Both interventions have received support in the literature. Scholars have found that debunking via fact-checking generally has positive effects on beliefs, even among groups that may have less experience with the format, such as Latinos.

On the topic of prebunking, scholars have found evidence that such strategies increase individuals’ ability to spot disinformation techniques, discern trustworthy from untrustworthy content, and improve the quality of their sharing decisions.

Debunking and prebunking have their own set of limitations. Studies find that the effects of fact-checks often decay over time, whereas existing studies have shown a remarkably high level of persistence for prebunking. Moreover, prebunking methods are “general” in that they may target a set of common strategies or tactics that hold across misinformation campaigns. However, if beliefs in specific claims are deeply entrenched, a more targeted approach like debunking may be more effective, as are proactive, good, persuasive strategic communications approaches.

As the previous posts have discussed, levels of misinformation adoption vary significantly among Latinos. Evidence suggests that more partisan, politically involved Latinos are more likely to believe misinformation. Therefore, a natural question is whether interventions that aim to address false beliefs also work among those most likely to be at risk. 

Using content from FactChequeado and the Cambridge Social Decision-Making Lab, Equis carried out a number of randomized controlled trials (RCTs) in 2022 and 2023 with the polling firm Swayable to assess the effectiveness of these methods within Latino samples.

In all studies, participants were first asked about relevant outcomes (e.g., factual accuracy, confidence in spotting disinformation techniques) before being randomly assigned to various conditions. Subsequent to randomization, outcomes were measured again.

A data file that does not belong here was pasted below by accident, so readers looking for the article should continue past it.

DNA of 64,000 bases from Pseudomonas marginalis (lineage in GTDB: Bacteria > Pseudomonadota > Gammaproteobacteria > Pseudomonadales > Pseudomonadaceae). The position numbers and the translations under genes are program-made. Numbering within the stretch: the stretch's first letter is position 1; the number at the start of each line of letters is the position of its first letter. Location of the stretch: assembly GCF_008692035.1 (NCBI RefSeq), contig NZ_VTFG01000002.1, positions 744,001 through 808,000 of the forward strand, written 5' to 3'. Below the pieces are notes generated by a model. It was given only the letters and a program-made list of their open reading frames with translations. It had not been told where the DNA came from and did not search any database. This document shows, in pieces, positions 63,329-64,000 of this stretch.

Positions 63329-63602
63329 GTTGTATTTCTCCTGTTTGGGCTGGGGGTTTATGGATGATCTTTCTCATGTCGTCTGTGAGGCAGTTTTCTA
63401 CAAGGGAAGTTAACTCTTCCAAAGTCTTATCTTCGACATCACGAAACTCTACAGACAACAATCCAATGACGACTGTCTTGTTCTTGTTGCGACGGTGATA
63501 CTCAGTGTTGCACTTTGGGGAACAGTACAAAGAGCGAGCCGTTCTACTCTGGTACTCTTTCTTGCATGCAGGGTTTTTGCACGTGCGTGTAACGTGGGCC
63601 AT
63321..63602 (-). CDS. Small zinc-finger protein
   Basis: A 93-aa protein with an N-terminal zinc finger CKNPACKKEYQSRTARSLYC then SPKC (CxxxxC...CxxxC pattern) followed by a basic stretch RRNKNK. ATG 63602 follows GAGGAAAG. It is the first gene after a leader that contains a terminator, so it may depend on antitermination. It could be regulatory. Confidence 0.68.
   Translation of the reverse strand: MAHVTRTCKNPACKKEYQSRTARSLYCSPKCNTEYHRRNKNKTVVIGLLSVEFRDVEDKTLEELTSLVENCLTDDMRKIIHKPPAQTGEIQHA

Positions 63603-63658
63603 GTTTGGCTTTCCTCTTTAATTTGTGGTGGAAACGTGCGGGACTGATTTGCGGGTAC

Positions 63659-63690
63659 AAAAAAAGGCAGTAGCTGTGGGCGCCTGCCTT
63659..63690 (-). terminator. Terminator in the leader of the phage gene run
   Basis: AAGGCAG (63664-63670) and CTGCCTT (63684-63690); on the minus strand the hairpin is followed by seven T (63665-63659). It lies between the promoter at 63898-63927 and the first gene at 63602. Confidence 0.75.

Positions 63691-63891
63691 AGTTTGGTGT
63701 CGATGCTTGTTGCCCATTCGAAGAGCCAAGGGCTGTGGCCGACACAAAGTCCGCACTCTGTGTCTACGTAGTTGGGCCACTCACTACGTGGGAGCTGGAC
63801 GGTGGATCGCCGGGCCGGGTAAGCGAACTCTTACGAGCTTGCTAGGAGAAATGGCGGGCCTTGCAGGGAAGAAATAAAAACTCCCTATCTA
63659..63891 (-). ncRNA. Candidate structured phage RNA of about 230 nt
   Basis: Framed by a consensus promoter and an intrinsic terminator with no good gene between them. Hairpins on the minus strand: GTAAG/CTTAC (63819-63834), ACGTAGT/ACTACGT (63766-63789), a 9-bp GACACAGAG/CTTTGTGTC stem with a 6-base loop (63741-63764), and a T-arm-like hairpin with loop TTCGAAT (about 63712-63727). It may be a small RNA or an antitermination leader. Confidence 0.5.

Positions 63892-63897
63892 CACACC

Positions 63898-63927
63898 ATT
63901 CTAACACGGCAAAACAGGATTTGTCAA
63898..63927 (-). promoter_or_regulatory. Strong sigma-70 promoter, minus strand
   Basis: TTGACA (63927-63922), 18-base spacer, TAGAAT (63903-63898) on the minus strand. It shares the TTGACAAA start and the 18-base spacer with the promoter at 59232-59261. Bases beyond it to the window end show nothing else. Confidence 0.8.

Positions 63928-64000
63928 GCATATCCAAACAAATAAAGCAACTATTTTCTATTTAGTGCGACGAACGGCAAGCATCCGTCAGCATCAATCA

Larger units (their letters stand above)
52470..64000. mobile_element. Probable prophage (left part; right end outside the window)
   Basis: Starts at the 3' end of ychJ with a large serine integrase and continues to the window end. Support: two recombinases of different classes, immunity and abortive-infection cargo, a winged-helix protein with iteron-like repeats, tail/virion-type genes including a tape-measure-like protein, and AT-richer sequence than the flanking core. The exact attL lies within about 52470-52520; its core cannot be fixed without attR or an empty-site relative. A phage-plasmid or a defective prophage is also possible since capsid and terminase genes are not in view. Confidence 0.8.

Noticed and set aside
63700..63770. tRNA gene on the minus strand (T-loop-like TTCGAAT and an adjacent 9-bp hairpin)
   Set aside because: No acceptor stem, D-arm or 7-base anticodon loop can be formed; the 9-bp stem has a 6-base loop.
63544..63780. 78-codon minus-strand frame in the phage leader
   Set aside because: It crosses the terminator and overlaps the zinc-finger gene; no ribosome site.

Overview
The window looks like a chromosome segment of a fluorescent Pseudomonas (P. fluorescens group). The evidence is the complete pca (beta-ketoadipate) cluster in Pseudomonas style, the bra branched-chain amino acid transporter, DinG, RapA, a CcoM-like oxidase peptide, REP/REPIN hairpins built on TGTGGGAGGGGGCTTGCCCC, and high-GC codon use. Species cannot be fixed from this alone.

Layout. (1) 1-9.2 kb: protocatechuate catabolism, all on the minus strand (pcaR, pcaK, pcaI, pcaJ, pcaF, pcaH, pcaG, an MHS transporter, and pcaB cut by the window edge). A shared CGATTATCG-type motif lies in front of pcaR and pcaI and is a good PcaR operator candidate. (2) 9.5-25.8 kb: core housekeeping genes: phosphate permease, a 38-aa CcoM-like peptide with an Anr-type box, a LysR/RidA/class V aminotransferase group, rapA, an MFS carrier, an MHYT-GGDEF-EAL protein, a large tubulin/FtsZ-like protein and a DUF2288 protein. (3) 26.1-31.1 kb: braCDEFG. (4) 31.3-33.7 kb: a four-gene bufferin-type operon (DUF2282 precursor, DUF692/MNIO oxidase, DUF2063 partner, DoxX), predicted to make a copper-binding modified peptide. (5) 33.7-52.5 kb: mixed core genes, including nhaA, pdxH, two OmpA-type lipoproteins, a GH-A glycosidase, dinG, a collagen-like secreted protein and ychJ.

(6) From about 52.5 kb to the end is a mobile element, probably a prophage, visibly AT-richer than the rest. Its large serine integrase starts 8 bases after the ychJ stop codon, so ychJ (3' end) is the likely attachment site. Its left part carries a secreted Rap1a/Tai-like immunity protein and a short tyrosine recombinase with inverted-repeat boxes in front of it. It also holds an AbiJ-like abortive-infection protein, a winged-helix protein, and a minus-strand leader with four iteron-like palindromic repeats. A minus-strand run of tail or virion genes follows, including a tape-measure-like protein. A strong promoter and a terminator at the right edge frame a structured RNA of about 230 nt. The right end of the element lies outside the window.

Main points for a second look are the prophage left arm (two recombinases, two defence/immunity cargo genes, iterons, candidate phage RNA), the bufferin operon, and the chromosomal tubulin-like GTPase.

The key outcomes were self-reported confidence in being able to identify disinformation tactics and factual accuracy in the prebunking and debunking tests, respectively. Self-reported disinformation tactic discernment was measured on a 1-5 scale, with higher scores indicating higher levels of confidence. Belief accuracy was measured on a 1-5 scale. Higher scores denote higher factual accuracy with respect to the specific claim that is debunked. 

Debunking (Generally) Improves Belief Accuracy

Five different experiments involving over 9,600 Latinos were conducted to assess the effectiveness of debunking on factual accuracy. Participants were randomly assigned to either a fact-checking message produced by FactChequeado or an unrelated, control message. The five messages spanned salient pieces of misinformation at the time, including claims that (1) a new law would allow men to enter girl’s restrooms, (2) only permanent residents could possess a REAL ID, (3) sharks were found swimming on the street in Florida, (4) electoral ballots of undocumented immigrants were discovered, and (5) the IRS taxes the middle class more. 

For each of these tests, participants were asked to report their belief in these claims before being randomly assigned to different conditions, and reporting their beliefs once more. Overall, average treatment effects for debunking via fact-checks are positive and moderate in size. 

To compare across studies, we use effect sizes. Effect sizes are a standardized method of comparing how those exposed to an intervention (the treatment group) fare relative to those who are unexposed (the control group). An effect size of .15 (or 15% of a standard deviation) is considered to be small, whereas effect sizes of .36 and .65 are considered to be medium-sized and large, respectively. Effect sizes are a common metric used in meta-analyses where data from many studies are combined to produce a general picture of how well an intervention or treatment works.